Defense Secretary Ash Carter said Saturday that a U.S. airstrike that is believed to have killed a number of Iraqi soldiers on Friday was a "mistake that involved both sides" and something that "can happen in war."
The airstrike on Friday near Fallujah is the first known instance of friendly fire during Operation Inherent Resolve, the mission targeting ISIS in Iraq and Syria.
Coalition forces were conducting airstrikes in the region with Iraqi forces on the ground, when one of the strikes hit several of the soldiers there, according to a brief statement from the Pentagon.
Military officials said the strikes were done at the request of, and with information, from Iraqi security forces.
"Despite coordination with the Iraqi security forces on the ground, initial reports indicate the possibility one of the strikes resulted in the death of Iraqi soldiers," a statement read.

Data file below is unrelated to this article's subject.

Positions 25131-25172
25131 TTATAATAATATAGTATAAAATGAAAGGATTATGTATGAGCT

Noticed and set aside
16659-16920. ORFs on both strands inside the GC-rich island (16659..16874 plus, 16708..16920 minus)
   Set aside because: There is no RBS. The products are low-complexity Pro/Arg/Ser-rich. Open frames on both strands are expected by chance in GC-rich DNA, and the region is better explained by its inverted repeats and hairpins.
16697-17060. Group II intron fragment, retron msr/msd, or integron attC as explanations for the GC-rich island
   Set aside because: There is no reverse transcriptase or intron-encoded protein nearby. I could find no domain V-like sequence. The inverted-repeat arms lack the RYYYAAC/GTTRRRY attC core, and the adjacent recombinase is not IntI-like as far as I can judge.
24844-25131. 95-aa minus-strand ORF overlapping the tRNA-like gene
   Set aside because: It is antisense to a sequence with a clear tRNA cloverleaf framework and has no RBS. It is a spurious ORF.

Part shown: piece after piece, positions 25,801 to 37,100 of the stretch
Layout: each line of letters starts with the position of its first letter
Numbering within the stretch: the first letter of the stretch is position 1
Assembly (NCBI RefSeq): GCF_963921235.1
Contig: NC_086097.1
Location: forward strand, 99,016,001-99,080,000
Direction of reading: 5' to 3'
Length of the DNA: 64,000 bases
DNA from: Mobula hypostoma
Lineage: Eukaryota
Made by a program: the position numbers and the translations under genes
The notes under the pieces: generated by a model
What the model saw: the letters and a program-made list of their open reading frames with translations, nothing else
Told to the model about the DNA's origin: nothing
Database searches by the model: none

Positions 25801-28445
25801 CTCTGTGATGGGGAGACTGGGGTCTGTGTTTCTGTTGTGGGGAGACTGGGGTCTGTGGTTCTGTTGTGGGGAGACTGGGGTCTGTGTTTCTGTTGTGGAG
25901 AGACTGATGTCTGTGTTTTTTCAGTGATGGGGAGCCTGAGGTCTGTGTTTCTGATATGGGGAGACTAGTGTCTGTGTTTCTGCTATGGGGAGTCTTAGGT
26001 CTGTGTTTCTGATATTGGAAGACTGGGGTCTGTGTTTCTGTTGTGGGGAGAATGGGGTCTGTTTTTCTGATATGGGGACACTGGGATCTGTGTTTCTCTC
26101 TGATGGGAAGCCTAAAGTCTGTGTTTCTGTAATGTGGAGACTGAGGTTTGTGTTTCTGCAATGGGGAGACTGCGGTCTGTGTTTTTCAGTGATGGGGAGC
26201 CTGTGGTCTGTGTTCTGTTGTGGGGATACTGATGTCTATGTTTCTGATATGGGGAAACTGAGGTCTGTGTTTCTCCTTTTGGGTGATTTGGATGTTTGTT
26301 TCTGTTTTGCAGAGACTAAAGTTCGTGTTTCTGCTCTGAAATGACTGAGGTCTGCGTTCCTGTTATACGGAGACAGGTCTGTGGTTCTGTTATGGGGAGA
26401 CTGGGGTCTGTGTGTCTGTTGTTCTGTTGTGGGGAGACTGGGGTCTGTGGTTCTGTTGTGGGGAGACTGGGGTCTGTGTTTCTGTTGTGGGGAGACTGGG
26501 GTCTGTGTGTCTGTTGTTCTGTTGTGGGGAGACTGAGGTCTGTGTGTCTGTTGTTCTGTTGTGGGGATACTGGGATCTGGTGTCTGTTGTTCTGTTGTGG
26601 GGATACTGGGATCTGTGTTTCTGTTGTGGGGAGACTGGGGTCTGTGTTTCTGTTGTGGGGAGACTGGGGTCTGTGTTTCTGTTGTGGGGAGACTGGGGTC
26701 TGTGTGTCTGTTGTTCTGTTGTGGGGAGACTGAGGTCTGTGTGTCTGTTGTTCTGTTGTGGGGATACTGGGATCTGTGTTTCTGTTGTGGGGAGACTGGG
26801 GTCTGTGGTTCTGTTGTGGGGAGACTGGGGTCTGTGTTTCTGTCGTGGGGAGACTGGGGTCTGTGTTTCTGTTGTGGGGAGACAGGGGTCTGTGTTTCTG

The statement did not say how many people were killed, but CBS News reported 10 soldiers were killed in the strikes.
The Pentagon said Saturday that Defense Secretary Ash Carter called Iraqi Prime Minister Haider al-Abadi "to express his condolences on the unfortunate loss of Iraqi Security Forces on the front lines of the fight against [ISIS]."
Carter confirmed that both U.S. and Iraqi officials would investigate the incident.
"The secretary and the prime minister committed to work together to prevent such incidents in the future and to ensure that this incident is not exploited by those who wish to create divisions between the United States and Iraq," read a statement from the Pentagon.
Speaking to reporters onboard the USS Kearsarge in the Persian Gulf on Saturday, Carter said the incident was "regrettable."
"These kinds of things happen when you're fighting side by side as we are," he said, describing the airstrike as having "all the indications of being a mistake of the kind that can happen on a dynamic battlefield."
Carter said he and the Iraqi leader recognized that "things like this can happen in war."